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Rushford Council listens to library building proposal

Fri, Nov 1st, 2002
Posted in Features

The Rushford City Council began their regular bimonthly meeting at 6:30 p.m. Monday, October 28 to accommodate a presentation by the library board. Ron McGriff, a consulting librarian from SELCO (Southeast Libraries Cooperating) worked the council through the space needs assessment and alternatives study that had been done over the last several years. Pointing out the need for support beams for the floor loading in the building, the need for humidity control and upgrade of the duct system, the need for off-street parking, and the need for the library to remain on one floor to keep staffing expenses down, McGriff strongly suggested the Tew Building not be renovated or expanded. His recommendation was that a 7,000 square foot library building be constructed on approximately an acre of land, providing 25 on-site parking spaces. Touting the cost saving opportunities for shared meeting rooms, entry-way, and restrooms, McGriff urged construction of a combination city hall and library. Such a building would cost around $1.5 million.

The library board also recommended the hiring of Crescendo Consulting to assist in fundraising for a new library. Laura Eddy, a partner in Crescendo, blocked out the steps her business takes to raise funds in small communities. Stressing the need for a community assessment of financial capacity and leadership, she informed the council that while they do some grant writing, the majority of the money is raised by personal solicitation of donors by volunteers trained by Eddy and her partner. The assessment and fund raising campaign would take about 13 months with a fee paid to Crescendo of around $120,000 based on hourly rates. The council took no action on the proposals of the library board, citing council policy that no action will be taken on proposals made the same night as a meeting.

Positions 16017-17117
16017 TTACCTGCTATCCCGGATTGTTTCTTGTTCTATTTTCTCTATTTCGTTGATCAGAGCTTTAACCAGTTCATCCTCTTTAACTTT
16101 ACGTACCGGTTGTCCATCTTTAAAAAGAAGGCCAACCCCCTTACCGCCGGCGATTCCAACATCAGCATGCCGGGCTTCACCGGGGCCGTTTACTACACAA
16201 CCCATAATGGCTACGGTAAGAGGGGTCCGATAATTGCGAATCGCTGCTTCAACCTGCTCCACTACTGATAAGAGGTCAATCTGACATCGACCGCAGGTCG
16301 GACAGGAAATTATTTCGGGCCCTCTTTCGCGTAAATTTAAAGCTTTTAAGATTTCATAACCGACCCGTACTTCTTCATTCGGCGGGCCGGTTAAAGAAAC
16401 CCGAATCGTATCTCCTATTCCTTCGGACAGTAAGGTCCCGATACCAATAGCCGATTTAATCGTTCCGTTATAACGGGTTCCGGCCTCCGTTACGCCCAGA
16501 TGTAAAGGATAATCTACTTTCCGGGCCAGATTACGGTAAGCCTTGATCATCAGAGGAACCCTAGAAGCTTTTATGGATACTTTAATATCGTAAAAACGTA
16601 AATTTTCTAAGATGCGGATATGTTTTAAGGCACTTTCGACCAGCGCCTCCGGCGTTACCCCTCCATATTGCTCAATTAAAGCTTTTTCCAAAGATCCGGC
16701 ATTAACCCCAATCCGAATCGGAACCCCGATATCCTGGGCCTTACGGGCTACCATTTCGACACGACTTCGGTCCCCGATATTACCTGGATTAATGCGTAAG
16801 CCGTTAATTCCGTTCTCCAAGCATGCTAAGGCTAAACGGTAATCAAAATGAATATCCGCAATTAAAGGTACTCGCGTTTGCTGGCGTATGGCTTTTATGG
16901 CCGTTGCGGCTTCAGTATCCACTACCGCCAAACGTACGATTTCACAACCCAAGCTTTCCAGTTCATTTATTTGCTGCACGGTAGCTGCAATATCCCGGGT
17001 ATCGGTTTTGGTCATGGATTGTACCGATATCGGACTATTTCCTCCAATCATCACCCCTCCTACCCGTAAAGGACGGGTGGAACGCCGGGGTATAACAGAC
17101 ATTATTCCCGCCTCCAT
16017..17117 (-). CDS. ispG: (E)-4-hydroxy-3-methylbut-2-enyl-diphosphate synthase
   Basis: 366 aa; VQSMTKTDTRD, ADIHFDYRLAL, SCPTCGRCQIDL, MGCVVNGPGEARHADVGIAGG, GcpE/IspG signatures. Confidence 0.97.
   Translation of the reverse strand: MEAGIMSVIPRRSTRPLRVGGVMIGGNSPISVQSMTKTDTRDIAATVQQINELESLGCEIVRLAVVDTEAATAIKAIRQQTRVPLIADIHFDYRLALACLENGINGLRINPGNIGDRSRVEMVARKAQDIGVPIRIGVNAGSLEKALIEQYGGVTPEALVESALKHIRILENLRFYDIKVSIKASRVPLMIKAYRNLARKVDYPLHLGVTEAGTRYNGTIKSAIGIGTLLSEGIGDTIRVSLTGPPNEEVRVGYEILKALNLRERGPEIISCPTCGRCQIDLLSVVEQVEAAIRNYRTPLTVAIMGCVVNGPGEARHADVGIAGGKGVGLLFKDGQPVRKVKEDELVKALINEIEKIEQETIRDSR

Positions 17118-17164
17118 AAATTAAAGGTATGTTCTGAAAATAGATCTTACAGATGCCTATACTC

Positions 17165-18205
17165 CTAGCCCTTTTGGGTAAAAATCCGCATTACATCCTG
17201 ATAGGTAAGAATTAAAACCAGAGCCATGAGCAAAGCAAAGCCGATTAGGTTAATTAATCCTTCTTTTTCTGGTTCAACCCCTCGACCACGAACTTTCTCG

Well Problems

After hearing the request for a $1.5 million library expenditure, the council was hit with a second budget whammy as they were informed of a meeting with the State Department of Health on the radium levels in well no.4. Since the radium levels in well no. 4 are slightly higher than allowed by new state standards, it was suggested that water from wells 3 and 4 be blended. In order to accomplish blending, a new submersible pump would be needed and the well would need to be redeveloped. The current turbine pump brings in oxygen with colored water resulting for 15 minutes each time the pump starts up. This project would cost $44,000 and was not considered when the council set the new water rates. Funding would probably be reallocated from capital projects (bathhouses at the city campground). Councilman Norris Kinneberg asked, "What’s more important? Potties at the park or better water for everybody?"

The golf cart ordinance was fine-tuned with some input from Clayt Roelefs, a current cart user. The intent of the ordinance is to prevent an excess of golf carts on city streets with cart privilege reserved for people with physical disabilities who are not able to drive other vehicles. An exception has been made for the Good Shepherd Home staff to drive residents around town on a cart. The public hearing on the ordinance is slated for November 12.

The council meeting ended as it began, with a building project. Construction of the airport building got underway as the council accepted the low bids on water well, septic system, a double-wide pre-built arrival and departure building, moving and setting up of the building, and concrete piers. The council then sent a letter to MnDOT requesting a grant for the construction. Total costs are estimated at $82,254. Mike Thern of Rushford Aviation reported taxiway and ramp pavement were completed.

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